Okay, so I have to tell you, I’m a little too excited about this blog post. Mainly because (unless you saw me post part of the answer on Facebook) you are not going to believe what the above creature is. Well, what it turns into, I should say.
Let me first tell you that the above version of the insect is not the final product. Crazy, right? That’s what I thought. See, like katydids (as I mentioned in this blog post —>) and most other insects, they go through many stages, or ‘instars’ as they are referred to. Instars are defined as “a phase between two periods of molting in the development of an insect larva or other invertebrate animal”. As an example, fleas go from egg, larva, pupa and finally to adult.
The above picture is only the second instar. Now, when I found out what these little guys become, my first thought was, “Wow, talk about an ugly duckling!” But that was of course in reaction to what they finally become. But truth be told, when I first found this bug I didn’t necessarily think it was ugly but more…unusual. So unusual, in fact, that when a friend of mine suggested perhaps I had found a new species (talk about dreaming) I actually thought it might be true. I mean, have you ever seen anything like that?
Well, fortunately for all of us, there are people out there who have dedicated their lives to identifying these types of things and after much research of my own, that led absolutely nowhere but the wrong direction, I decided to write to an expert at the University of Queensland and beg for help.
I’m happy to say that a mere day or two later, Kathy Ebert from U of Q wrote me back. And in addition to her answering my question, she included some really great links.
So, with no further ado (and I know I’ve made you wait) I will post Kathy’s letter, some pics of the final product and the links. Be sure to note the last paragraph where she mentions my blog. 🙂 Enjoy!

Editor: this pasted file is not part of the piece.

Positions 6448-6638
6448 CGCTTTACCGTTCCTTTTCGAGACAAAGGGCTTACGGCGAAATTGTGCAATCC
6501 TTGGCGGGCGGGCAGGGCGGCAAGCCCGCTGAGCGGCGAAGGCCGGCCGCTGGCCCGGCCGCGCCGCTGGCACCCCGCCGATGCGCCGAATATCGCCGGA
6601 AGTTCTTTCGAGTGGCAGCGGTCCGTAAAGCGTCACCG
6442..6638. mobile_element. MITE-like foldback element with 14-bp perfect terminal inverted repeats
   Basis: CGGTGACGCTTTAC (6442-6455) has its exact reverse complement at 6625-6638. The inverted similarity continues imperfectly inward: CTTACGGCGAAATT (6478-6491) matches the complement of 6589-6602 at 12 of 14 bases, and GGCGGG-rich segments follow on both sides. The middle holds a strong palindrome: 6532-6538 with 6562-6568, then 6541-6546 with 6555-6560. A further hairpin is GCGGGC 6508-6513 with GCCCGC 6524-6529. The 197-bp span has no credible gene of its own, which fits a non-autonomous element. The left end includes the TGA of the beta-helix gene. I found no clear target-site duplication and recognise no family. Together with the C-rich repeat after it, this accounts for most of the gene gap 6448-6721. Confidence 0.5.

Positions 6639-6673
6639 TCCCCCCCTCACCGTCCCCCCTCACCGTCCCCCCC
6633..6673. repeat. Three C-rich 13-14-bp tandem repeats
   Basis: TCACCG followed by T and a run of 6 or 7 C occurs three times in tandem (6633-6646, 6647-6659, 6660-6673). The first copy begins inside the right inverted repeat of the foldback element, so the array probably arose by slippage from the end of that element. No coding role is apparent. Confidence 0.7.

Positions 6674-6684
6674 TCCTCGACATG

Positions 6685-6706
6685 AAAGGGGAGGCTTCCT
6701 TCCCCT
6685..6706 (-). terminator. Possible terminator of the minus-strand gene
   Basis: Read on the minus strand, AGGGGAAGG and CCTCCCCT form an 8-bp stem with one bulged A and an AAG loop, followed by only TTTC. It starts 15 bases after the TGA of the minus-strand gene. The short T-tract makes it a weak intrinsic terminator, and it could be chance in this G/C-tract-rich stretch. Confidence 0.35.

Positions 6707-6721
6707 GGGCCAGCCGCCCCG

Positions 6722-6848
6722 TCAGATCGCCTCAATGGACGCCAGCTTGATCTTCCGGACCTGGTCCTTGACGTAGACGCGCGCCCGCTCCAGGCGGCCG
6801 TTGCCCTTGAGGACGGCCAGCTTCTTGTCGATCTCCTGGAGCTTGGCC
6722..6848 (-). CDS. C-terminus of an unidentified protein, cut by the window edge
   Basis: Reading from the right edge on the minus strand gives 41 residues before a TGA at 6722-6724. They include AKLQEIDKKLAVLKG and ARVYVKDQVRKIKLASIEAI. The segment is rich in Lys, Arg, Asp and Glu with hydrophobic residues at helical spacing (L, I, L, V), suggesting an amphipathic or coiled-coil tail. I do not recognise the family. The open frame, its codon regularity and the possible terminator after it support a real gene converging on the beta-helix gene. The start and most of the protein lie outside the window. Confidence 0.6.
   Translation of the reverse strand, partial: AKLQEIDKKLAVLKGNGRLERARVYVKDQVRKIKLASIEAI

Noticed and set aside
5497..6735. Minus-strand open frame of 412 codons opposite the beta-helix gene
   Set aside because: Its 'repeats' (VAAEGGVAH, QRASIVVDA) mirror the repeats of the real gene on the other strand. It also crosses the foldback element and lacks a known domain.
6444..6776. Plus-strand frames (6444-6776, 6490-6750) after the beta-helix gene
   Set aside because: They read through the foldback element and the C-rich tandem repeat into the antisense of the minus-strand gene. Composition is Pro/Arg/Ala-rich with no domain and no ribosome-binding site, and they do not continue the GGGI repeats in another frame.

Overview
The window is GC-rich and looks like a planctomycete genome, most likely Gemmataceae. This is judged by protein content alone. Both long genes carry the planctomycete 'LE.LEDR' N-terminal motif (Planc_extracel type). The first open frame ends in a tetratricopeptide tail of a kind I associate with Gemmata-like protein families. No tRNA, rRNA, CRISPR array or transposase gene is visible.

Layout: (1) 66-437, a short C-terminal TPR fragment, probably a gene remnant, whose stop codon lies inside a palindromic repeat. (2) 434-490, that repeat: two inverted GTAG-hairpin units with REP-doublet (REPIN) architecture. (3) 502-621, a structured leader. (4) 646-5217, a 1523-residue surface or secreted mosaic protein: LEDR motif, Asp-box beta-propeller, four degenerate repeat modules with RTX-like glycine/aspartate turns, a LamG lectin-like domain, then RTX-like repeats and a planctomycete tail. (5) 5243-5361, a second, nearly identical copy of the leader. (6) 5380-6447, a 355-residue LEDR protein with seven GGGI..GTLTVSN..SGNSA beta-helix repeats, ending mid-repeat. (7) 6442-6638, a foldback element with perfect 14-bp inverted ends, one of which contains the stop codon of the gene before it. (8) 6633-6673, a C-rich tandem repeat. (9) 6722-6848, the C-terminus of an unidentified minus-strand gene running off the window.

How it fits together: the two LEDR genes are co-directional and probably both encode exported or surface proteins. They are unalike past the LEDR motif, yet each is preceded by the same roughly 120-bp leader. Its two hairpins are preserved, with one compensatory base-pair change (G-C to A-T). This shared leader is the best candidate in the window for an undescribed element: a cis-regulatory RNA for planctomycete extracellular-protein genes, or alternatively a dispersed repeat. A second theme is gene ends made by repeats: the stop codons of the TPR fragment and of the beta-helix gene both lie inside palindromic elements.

*photo credit: http://www.brisbaneinsects.com
Thanks for your query! It’s not a Heteropteran because Heteropterans have piercing and sucking type mouthparts and this guy has great big grabbing mandibles out the front. What you have is a Neuropteran larva! Neuropterans include lacewings, ant lions and owl flies. These are great insects to have in the garden as they are predaceous on pest insects. This larva is probably a type of owlfly based upon those projections along the side of its body and how flat it is. The Australian Museum has some good information about these creatures. Check out:
The following websites also have photos and more info about Neuropterans and their very cool larvae. Some attach debris to their bodies as camouflage; others dig those little pits you see in the sand where they’ve made ant traps.
I took a look at your blog and it looks like you’re off to a good start. Your katydid photo is a beauty! Your owlfly larva should give you some interesting things to write about. If you have any bug queries in future, don’t hesitate to contact me. I’ll try and remember to take a look at your blog periodically to see how you are going!
***Quick note: There are many types of owlflies and I’m sure at this point you are shaking your head saying, “I thought those things were called Dragonflies anyway.” I promise to clear up the difference in a future post. Once you know how to tell these guys apart, you’ll be surprised you ever got it wrong.